• Define your goals. What does one want the website to do? Recruit new students? Get parents more engaged? Connect your school to the encompassing community? It’s okay if you would like it to accomplish multiple things, but you must prioritize these goals. Create a written mission of what your website should accomplish and why it exists.
  • Gather feedback about your current site. Of your parents, teachers, and students, conduct a survey. What do they like about your current site? What would they prefer to see improved? What may shed new light on your priorities is the feedback from these surveys. I guarantee you’ll identify some glaring needs.

 

ALSO READ: Etiquette When Using Online Images for School Projects

 

2. Review the provider’s technological offerings.

Don’t get blown away by aesthetics. Rather, poke into the technology behind the location. Aesthetics can always be changed, but a technologically inferior site is hard to get over. After all, you would like a site that may last for years. You don’t want it to be outdated as soon as it launches.

3. Test the site’s ease of use.

Ideally, with varying degrees of technical know-how, your site will probably be managed by multiple parties. You’ll have administrators adding content and managing calendars. You will have coaches updating team information pages. Within the larger website, your teachers will have their own mini-sites. The list goes on — lunchroom ladies and even school secretaries.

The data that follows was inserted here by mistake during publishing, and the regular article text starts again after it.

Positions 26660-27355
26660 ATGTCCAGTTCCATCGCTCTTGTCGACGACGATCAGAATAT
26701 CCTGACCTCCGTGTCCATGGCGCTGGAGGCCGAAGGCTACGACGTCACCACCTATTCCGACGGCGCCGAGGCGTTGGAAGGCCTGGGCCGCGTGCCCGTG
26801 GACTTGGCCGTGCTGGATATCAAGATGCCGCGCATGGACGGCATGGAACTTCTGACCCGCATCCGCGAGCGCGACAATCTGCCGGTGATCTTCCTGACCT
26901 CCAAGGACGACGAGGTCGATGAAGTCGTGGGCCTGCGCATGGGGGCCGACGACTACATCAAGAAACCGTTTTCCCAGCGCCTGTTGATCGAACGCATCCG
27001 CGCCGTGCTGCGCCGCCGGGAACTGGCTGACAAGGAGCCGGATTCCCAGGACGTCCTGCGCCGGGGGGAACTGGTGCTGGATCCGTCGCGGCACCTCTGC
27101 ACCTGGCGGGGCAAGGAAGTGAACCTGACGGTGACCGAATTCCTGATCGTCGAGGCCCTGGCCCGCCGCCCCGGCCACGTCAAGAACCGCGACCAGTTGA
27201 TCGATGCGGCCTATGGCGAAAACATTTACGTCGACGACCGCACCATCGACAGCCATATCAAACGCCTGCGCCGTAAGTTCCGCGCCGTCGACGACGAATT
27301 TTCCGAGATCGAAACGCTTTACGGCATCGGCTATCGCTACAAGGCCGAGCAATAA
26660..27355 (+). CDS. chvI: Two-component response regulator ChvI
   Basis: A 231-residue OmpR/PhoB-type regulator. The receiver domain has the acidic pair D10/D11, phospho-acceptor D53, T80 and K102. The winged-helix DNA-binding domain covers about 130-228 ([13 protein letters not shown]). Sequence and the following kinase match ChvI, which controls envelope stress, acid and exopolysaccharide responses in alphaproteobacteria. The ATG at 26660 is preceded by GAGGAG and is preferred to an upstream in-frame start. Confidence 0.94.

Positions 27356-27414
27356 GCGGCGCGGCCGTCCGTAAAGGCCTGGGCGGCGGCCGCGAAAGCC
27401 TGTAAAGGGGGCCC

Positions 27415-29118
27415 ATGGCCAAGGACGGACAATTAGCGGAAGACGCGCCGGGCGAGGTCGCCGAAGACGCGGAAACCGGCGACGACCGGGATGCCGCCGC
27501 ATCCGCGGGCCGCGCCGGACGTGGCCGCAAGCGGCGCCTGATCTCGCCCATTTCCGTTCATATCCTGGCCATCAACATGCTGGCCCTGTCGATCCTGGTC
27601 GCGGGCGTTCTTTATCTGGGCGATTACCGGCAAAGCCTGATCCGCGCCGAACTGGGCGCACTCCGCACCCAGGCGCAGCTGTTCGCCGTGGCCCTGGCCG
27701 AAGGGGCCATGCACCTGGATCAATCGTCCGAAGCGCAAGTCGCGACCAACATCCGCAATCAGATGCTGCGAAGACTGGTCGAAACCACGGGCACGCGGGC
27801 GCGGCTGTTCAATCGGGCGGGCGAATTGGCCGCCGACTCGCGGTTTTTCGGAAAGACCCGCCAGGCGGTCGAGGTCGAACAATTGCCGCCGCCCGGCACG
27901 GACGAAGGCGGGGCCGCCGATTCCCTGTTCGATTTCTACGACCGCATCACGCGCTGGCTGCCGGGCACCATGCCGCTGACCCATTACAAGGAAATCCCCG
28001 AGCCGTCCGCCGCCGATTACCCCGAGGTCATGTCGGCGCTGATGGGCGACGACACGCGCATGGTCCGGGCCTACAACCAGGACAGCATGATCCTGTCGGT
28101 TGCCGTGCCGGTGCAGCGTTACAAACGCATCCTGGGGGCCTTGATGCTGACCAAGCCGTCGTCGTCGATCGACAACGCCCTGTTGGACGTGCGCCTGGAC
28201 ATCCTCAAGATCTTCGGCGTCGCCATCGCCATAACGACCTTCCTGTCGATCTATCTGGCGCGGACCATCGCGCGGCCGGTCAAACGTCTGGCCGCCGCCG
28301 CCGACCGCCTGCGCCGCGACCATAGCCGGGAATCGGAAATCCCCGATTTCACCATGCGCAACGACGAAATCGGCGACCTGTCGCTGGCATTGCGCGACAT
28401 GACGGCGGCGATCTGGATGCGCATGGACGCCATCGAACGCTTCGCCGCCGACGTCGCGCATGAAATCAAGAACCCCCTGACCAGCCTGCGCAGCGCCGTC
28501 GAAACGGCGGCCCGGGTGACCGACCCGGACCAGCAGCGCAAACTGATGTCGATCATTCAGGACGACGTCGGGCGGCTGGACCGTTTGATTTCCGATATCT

It’s unrealistic, of course, to expect all of these individuals to become website experts. But it’s not an excessive amount to ask of your website provider that it accommodates the non-techie user. You would like a site that’s easy to use and edit. The simplest way to do this is with a content management system (CMS) that enables users to edit the website by simply typing in what they require to determine, very similar to they’d in an exceeding application.

4. Consider design options.

Will you be ready to get a website that appears unique, professional, and aesthetically pleasing? To your school colors and other branding elements, can they match the site’s design?

Most providers base their designs off templates, then again customize certain elements to create the look specific to you. This is often a benefit to you because it saves you time and money. However, you furthermore may don’t need a website that appears generic which duplicates the looks of other sites.

5. Review their support and training.

At some point, you’ll have questions about your website. You will not be ready to work out the way to implement a specific feature. Your team could also be unsure about the way to update their pages within the positioning. You will need to get a communication out quickly and have some issues sharing it on social media.

When these issues crop up, what are your options? Does the provider have a passionate support line? Are you able to see someone on the phone or is it only through email? What are their hours of operation?